In a post rife with reader comments, Norman Lebrecht thinks the top European conductors are shunning American orchestras because of the current wave of strikes, or because they don’t like rules, or… something:
Stumbling into the new season, Minnesota has become the third orchestra to lock out its musicians, after Atlanta and Indianapolis.
In San Antonio, a head-on showdown has just been settled before both sides went into fixed positions, but the financial outlook remains fragile. Atlanta has meantime forced its players into a humiliating capitulation. There’s a war on out there.
It doesn’t have to be like this. And it is damaging the outlook for US orchestras.
The Hungarian conductor Ivan Fischer told me this summer that the reason he turned down the chance to become music director in Washington, DC, was, in his compound noun, ‘the rulebook.’
Too much of what a music director might try to do was inhibited by thick legal agreements between two potentially hostile forces, management and musicians. Too much of a conductor’s time was taken up finding wriggle room in the interstices of a dusty contract. Not a job for an idealistic or progressive musician, said Ivan.
Several others have privately voiced similar sentiments.
Don’t European orchestras have work rules too? And, if I recall correctly, orchestras get shut down by their managements (or, more accurately, their governments) in Europe as well.
The question of the relative strictness of the work rules governing American orchestras as opposed to those in other advanced industrial societies is an interesting one. No doubt there are differences, but of course there are differences in how well employees as a class are treated between countries. It’s hard to talk intelligently about differences in work rules without recognizing how different the basic employment environment is between the US and, say, Germany.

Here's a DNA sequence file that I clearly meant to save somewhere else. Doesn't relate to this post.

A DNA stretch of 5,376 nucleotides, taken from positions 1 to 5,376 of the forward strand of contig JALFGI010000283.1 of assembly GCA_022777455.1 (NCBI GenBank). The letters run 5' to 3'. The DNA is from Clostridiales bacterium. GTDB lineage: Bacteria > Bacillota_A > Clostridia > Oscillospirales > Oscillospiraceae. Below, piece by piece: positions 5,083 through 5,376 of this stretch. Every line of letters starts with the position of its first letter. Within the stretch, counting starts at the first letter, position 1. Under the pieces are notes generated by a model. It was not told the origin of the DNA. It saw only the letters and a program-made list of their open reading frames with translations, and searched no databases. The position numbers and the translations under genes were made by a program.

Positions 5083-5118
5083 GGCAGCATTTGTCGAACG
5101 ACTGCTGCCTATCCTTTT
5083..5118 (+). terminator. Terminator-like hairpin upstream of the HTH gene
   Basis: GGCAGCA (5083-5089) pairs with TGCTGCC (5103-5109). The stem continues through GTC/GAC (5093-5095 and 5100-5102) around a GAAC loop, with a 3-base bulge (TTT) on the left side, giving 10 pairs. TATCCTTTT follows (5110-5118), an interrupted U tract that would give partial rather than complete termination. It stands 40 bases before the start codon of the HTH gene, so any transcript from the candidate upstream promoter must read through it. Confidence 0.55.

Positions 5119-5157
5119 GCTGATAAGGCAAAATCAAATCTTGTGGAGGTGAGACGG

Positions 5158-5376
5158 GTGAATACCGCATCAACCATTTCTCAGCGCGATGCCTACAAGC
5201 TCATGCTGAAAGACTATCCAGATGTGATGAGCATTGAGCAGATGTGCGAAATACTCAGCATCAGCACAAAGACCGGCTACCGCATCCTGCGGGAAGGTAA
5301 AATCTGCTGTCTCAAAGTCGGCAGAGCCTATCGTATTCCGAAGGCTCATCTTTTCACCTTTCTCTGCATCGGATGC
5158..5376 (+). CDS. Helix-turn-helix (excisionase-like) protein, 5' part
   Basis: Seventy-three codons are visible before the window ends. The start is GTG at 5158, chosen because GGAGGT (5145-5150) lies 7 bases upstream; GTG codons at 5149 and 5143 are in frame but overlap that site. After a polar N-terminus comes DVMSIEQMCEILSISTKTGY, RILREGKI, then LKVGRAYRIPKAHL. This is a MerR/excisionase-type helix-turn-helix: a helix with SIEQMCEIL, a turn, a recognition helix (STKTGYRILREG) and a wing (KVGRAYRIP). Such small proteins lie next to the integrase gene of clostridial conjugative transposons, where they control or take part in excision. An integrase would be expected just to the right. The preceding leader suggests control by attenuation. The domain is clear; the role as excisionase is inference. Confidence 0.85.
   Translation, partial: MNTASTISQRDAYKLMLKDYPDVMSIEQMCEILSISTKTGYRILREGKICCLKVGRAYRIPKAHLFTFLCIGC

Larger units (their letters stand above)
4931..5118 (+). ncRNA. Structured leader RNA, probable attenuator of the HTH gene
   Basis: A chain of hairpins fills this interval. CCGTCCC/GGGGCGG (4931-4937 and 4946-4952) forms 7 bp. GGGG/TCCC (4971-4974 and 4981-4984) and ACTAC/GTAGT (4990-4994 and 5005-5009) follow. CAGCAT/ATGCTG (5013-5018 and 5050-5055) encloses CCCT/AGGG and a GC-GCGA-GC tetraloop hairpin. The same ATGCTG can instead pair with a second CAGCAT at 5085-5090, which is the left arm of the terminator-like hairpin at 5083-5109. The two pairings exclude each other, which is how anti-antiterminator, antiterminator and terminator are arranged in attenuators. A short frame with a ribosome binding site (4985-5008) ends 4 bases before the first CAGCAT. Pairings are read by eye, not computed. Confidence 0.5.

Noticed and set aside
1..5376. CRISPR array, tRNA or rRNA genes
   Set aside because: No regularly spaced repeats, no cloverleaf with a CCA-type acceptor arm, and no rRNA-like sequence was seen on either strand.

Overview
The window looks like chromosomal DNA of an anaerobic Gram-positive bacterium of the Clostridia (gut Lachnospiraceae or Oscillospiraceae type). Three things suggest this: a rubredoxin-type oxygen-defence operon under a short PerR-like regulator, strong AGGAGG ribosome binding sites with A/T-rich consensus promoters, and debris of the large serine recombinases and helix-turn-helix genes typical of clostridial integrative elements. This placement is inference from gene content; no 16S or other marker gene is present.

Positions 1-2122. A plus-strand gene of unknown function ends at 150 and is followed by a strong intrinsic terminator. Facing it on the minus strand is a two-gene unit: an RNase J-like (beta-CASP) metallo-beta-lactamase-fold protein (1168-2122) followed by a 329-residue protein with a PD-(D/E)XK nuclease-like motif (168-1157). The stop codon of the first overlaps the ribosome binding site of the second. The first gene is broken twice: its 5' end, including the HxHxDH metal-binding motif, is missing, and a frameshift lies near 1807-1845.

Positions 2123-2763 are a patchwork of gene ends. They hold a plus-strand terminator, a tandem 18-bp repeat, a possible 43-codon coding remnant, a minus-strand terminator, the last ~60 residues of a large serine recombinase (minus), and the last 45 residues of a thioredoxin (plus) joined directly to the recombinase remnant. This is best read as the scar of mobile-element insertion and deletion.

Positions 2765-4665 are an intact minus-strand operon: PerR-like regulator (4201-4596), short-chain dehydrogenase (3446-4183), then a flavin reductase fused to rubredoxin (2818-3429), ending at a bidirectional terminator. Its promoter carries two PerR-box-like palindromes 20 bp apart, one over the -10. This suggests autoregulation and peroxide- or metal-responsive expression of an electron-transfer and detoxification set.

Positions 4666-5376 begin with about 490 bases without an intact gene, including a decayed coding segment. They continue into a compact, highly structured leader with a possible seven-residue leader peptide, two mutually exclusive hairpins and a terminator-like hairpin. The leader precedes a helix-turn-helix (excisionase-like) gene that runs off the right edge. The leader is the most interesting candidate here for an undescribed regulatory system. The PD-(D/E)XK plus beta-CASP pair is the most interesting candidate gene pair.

But no doubt things are quite loose in Ivan Fisher’s home orchestra, the Budapest Festival Orchestra. I once attended a meeting of (mostly) orchestra managers from various countries, during which the CEO of that orchestra told the group very proudly that, in his orchestra, musicians had to re-audition every two years (a statement met with audible gasps). The very next speaker, a young man running a very interesting orchestra in South Africa, brought the house down when he said that a mystery had just been solved for him; he had always wondered at the wave of Hungarian musicians auditioning for his orchestra every two years.
For a conductor who’d gotten to rule the plantation in that kind of labor environment, no doubt the prospect of actual work rules and due process would seem rather intimidating.